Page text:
Among my favourite categories of music, within the film song genre, the night club song usually ranks the highest. Ok, what are my other favourites? Here goes – classical dance numbers, the theatre scenes in a film (Pathanga had so many), romantic songs, and I usually have a great weakness for the nonsense chorus (you know the kind – haiyyahoo haiyya re haiyya or nakey mukhey chookali tongali ho tongali). I suspect one reason for my liking the club songs was of course that it gave me respite from the Lata perfection. I really need some more human voice to associate with. It is possibly why I have always preferred MLV over MS. The night club songs featured Shamshad Begum (oh that voice!!), Geeta Dutt and Asha Bhonsle. The Tamil equivalent would have been Jikki followed by LR Iswari but then, my favourite Tamil song is by P Susheela.

As for the women who acted on screen, some of were unforgettable. The early ones were I am told Begum Akhtar and Lalita Pawar (can you believe it?) in Hindi and of course in Tamil we did have Lalitha of the Travancore Sisters fame who was often the villi as vamps were known in Kodambakkam. Later we had Cuckoo, Nadira, Helen, Kumkum, Sashikala and others of the kind. In Tamil we have not had any regulars but I would any day vote Sowcar as the best, especially in Puthiya Paravai.

The heroines were always Sati Savitris while these were the bad ones who smoked, drank, and probably fornicated, in short had all the fun before they got shot and the hero married the boring heroine and went off into a life of eternal ennui. But some heroines have shown a flair for the role as well.

I am giving below some of my favourites –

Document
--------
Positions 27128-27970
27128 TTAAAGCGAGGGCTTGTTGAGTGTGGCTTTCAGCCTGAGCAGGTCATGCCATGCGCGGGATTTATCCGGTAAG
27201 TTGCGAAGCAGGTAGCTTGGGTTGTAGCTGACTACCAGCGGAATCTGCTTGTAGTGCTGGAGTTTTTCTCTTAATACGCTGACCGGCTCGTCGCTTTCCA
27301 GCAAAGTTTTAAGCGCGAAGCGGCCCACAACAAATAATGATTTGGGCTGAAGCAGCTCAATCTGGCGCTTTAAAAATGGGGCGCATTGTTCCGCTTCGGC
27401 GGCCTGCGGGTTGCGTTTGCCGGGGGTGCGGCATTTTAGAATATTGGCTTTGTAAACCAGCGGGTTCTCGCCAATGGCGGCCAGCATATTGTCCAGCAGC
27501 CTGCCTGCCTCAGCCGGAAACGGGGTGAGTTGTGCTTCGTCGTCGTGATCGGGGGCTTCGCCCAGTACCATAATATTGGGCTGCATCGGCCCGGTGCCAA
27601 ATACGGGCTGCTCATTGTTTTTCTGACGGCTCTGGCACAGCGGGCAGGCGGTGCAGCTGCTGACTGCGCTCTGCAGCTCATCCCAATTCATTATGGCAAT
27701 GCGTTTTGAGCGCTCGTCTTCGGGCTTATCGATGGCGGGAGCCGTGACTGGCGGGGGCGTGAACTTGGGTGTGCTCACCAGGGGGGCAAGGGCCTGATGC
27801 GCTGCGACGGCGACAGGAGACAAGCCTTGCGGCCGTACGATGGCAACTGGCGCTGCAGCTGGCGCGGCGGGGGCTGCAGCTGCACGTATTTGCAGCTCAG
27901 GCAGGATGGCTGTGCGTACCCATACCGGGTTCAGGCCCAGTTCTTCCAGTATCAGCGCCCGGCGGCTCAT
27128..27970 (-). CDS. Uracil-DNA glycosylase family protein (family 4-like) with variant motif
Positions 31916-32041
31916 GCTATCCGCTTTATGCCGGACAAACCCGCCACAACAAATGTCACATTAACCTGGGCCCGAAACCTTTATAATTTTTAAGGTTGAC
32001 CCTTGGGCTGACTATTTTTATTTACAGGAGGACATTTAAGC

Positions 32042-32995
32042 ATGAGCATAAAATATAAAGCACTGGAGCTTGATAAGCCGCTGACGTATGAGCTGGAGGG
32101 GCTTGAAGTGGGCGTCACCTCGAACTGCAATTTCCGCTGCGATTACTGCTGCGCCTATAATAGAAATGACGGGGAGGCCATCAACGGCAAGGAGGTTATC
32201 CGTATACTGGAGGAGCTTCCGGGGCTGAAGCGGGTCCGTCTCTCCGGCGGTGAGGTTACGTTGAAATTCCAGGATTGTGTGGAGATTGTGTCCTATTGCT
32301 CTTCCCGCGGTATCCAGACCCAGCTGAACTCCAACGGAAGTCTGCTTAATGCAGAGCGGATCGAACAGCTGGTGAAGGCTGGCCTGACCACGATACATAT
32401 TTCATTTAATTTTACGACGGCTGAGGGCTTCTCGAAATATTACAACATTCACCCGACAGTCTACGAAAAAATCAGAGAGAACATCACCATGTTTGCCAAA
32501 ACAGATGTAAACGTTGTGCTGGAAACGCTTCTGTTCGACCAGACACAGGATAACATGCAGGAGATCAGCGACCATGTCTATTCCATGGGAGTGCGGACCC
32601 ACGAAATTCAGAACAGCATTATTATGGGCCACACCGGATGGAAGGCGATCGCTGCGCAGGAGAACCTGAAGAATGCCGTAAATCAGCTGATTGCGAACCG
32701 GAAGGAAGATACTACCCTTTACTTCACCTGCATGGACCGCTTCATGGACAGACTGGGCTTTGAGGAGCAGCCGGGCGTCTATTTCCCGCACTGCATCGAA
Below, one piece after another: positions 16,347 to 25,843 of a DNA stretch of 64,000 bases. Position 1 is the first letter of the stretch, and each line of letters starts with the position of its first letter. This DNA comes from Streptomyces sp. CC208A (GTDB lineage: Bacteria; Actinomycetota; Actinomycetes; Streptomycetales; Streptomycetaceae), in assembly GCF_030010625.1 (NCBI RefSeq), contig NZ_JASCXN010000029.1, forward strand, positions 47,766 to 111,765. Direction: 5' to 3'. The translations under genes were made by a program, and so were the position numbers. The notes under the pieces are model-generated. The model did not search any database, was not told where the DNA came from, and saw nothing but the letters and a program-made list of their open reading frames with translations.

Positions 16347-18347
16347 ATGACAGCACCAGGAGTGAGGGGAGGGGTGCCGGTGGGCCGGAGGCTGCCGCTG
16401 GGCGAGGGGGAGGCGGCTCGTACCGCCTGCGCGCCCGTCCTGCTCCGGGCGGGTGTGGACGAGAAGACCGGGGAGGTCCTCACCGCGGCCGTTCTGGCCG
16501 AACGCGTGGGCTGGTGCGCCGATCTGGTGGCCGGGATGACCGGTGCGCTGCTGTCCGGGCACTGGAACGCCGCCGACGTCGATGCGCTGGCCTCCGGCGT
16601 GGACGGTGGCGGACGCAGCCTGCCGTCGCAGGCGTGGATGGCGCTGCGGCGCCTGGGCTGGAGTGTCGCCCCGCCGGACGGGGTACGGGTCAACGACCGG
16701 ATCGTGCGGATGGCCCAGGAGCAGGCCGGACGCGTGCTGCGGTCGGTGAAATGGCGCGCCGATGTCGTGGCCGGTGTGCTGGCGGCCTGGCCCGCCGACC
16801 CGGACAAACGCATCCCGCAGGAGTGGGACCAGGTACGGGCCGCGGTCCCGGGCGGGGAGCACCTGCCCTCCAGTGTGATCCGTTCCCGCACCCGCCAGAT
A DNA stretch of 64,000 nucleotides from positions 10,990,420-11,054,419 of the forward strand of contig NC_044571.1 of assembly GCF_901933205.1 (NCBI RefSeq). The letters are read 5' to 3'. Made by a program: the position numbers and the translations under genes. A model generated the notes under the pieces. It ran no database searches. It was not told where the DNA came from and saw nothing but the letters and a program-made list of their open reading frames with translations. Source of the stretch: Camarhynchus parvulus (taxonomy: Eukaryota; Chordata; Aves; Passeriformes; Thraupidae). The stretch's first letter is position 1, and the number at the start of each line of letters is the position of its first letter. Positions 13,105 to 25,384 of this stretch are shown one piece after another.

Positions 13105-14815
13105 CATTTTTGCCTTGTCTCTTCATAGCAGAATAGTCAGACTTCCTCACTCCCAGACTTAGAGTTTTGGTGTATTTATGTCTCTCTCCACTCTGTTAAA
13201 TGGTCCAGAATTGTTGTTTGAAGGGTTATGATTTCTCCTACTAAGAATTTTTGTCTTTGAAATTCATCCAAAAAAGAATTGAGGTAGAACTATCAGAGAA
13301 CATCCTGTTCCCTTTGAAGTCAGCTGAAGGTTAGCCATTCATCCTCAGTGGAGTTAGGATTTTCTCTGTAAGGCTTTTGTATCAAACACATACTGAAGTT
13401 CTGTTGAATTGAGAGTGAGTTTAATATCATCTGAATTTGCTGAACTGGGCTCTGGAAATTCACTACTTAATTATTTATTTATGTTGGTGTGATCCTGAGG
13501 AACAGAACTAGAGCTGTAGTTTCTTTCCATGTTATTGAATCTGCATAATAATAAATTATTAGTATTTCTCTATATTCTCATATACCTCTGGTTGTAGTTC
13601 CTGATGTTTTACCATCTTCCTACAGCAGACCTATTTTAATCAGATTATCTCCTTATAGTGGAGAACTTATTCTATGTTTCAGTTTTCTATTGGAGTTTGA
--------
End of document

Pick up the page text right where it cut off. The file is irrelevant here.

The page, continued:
1. My list begins with Samshad Begum singing Ek Do Teen Aaja Mausam Hai Rangeen. This is from Awara (1951) and features Cuckoo. The setting is more of a gambling den than an elite club and of course we have KN Singh – the man who lifted one eyebrow and indicated a wealth of menace.
  2. My second is Asha Bhonsle, Manna De and chorus in Mud Mudke Na Dekh from Shri 420 (1955). It is not strictly a night club and is in fact a new year’s eve party at some top notch hotel. Raj Kapoor is there, but the scene is all Nadira’s
  3. Yet another Asha Bhonsle song, this from Howrah Bridge (1958) and which features Madhubala, the heroine who is enjoying being in a night club for a change. And there is KN Singh of course.
  4. The same movie has the immortal Mera Naam Chin Chin Chu by Geeta Dutt, sung for Helen. I just love the costume changes and the pace of the song.
  5. 1958 had yet another hit song of Geeta’s – Oh Babu Oh Lala, sung for Kumkum, in the movie Dilli Ka Thug. In my view Kumkum was the best dancer and what’s more, VAK Ranga Rao has it that Helen agreed to this assessment. According to her, Kumkum trained in the Bhagwan stable (he of Albela fame) and so had dance movements for every syllable of a song.
  6. Dil Apna Aur Preet Parayi (1960) has Helen in just one song, but what a song – Itni Badi Mehfil Aur Ek Dil. It has Nadira seated and listening. A rather unique occurrence.
  7. Waqt (1964) has Agay Bhi Janey Na Thu featuring Erica Lal, a  one song wonder who clearly could not act. The song, by Asha, is an all time hit, and it has Sashikala in it.
  8. I am unable to come up with many Tamil songs that feature such scenes from the 1950s and 1960s. The later ones with Jayamalini etc I dismiss with a wave. Horrible. But then we did have Waheeda Rehman in Ali Babavum 40 Thirudargalum (1956). Of course it is a night club of sorts set in the 1001 nights.
  9. And lastly, P Suseela, who sang for so many heroines, cracked the code when it came to the best club song – Anru Partha Gnyabagam Illaiyo, from Puthiya Paravai (1964). Viswanathan Ramamurthy at their best, Kannadasan at his best, and Sowcar, as only Sowcar could have done it.
  10. This is really a post script, for I am adding it after the post went live. How could I have not included a Guru Dutt song? and so here it is, Tadbeer se bigdi hui from Baazi (1951), sung by Geeta Dutt and pictured on the one and only Geeta Bali, and sadly, that arch ham, Dev Anand.

Now let me sit back and read mails that begin with Oh but how could you have left out this song or that.

This article is part of a series I do on old film songs, chiefly Hindi and Tamil. You can read the earlier parts here

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